Synopses & Reviews
After a fifteen-year hiatus from the world of guns, journalist, sports shooter, and former soldier A.J. Somerset no longer fit in with other firearm enthusiasts. Theirs was a culture much different than the one he remembered: a culture more radical, less tolerant, and more immovable in its beliefs, as if [each] gun had come with a free, bonus ideological Family Pack [of political tenets], a ready-made identity.” To find the origins of this surprising shift, Somerset began mapping the cultural history of guns and gun ownership in North America. Arms: The Culture and Credo of Gun is the brilliant result.
How were firearms transformed from tools used by pioneers into symbols of modern manhood? Why did the NRAs focus shift from encouraging responsible gun use to lobbying against gun-safety laws? What is the relationship between gun ownership and racism in America? How have the film, television, and video game industries molded our perception of gun violence? When did the fear of gun seizures arise, and how has it been used to benefit arms manufacturers, lobbyists, and the far-right?
Few ideas divide communities as much as those involving firearms, and fewer authors are able to tackle the subject with the same authority, humor, and intelligence. Written from the unique perspective of a gun lover whos disgusted with what gun culture has become, Arms is destined to be one of the most talked-about books of the year.
Somerset (Combat Camera) tackles the murky polarized world of pistols rifles and shotguns from the unique angle of a former soldier and present hunter who thinks the current gun culture in North America is deeply troubled. By digging deep into history brushing off dusty lawsuits and pounding some pavement Somerset manages to avoid all of the clichés about North American gun politics and overturn everything that is held to be gospel. This is a brilliant piece of investigative journalism and surprisingly entertaining given the dismal subject matter. Somerset shrewdly crafts arguments against the most paranoid and fervent gun owners and their worldview compelling readers to follow his line of thinking. He traces the fascinating development of the knotty concept known as "gun culture" as it follows a twisted deluded path strewn with racism inflated egos and consumerism. Just as readers pat themselves on the back for their deep dive into North American attitudes toward gun violence Somerset alters the dialogue again suggesting that the solution to gun related problems including both gun violence and the related cultural divide is extremely complex. (Sept.) " Publishers Weekly Copyright PWxyz, LLC. All rights reserved."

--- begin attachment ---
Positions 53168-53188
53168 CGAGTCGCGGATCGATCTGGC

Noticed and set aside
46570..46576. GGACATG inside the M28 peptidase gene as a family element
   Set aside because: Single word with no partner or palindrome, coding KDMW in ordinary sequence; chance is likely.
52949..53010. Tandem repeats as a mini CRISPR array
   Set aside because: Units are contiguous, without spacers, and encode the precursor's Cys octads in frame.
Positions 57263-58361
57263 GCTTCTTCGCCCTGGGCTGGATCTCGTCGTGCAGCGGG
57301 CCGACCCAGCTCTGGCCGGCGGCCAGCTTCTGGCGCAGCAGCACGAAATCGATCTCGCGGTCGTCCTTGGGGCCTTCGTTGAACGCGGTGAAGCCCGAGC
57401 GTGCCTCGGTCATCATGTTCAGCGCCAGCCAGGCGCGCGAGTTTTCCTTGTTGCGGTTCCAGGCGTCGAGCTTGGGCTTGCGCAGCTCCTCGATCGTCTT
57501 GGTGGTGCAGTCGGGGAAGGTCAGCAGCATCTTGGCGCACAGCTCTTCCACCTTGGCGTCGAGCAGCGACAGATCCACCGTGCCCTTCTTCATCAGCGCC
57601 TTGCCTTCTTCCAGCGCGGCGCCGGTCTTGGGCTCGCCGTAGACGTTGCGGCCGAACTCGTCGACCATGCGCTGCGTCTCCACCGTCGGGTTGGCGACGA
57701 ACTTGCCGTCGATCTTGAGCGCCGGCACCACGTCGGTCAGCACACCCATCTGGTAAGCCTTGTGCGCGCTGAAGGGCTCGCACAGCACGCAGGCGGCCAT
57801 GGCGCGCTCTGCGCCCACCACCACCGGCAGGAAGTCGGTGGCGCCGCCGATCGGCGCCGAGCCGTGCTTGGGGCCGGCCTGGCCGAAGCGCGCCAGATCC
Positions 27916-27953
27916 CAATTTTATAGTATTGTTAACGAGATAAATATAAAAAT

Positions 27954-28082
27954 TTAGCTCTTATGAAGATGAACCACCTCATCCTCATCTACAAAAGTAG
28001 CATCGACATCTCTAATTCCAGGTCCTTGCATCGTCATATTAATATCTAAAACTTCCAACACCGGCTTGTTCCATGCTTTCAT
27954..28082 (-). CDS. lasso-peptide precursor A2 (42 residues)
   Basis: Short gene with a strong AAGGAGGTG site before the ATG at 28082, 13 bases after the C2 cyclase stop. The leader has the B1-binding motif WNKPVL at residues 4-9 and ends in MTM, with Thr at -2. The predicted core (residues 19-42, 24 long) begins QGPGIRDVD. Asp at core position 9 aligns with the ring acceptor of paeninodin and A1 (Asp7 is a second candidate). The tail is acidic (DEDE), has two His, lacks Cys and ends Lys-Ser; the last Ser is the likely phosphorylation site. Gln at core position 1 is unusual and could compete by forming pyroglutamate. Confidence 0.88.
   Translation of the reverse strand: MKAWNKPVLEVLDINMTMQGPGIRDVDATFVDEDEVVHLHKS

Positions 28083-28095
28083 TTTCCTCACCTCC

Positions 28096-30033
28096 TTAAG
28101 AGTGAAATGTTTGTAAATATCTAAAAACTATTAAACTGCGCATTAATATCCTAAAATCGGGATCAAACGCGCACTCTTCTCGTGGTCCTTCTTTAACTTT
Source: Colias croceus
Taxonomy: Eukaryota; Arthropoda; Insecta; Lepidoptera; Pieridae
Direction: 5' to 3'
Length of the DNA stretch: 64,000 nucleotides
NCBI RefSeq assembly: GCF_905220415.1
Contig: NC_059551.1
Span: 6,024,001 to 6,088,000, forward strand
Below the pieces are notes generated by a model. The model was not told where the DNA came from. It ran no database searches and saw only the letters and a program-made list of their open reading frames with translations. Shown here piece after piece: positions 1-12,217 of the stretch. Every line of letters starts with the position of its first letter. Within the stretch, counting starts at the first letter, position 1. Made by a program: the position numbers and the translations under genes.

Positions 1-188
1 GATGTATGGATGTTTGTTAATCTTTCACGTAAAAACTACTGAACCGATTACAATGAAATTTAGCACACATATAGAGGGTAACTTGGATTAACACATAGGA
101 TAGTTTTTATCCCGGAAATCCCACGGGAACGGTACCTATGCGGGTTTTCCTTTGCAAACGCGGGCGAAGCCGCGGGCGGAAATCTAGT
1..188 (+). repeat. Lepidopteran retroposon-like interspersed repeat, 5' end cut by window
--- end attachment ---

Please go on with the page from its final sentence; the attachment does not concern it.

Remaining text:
Praise for A.J. Somerset
"A one-time soldier, [Somerset] paints a convincing picture. . . . Yet he maintains a consistent sense of humorself-deprecating, gruff, curmudgeonly."Globe and Mail
"Rambling, tragic, and surprisingly funny."Quill and Quire
In Arms, novelist, sports shooter, and former army reservist A.J. Somerset instills new life in the gun book's third wave: neither reportage nor redneck tourism, Arms brings ballistics, legal history, and criminology to bear on the gun in fiction and film. A sharp-eyed, snarky, sure-handed, and sportive take on America's favorite weapon.
A.J. Somerset's nonfiction has appeared in numerous outdoor magazines, and his first novel, Combat Camera, won the Metcalf-Rooke Award.
Tender-yet-sharp, Arms is a hunter's loving epistle to the gunand a break-up letter to the gun culture he despises.
In Arms: The Culture and Credo of the Gun, novelist, journalist, sports shooter and former army reservist A.J. Somerset offers up one of the first looks at the gun as our pre-eminent cultural symbol of power and asks how it got that way. Touring through the various cultural battlefields of 19th- and 20th-century North America, including film, literature, music, videos games, and history, Somerset charts how the gun went from a tool in the hands of the earliest pioneers, used to defend the homestead and put food on the table, to a kind of totem, instantly capable of dividing communities. Sharp-eyed and acerbic, sure-handed and sportive, Arms presents an intellectual and cultural history that is certain to enrage, entertain and provoke debate, while showing that the gun cultures of Canada and the United States may not be so different after all. If guns, as the NRA often exclaims, do not kill people, Somerset shows how the idea of the gun has become something many believe worth dying for.
About the Author
A. J. Somerset has been a soldier, a technical writer, a programmer, and a freelance photographer. His non-fiction has appeared in numerous outdoor magazines in Canada and the United States, and his articles have been translated into French and Japanese. His first novel, Combat Camera
, won the Metcalf-Rooke Award.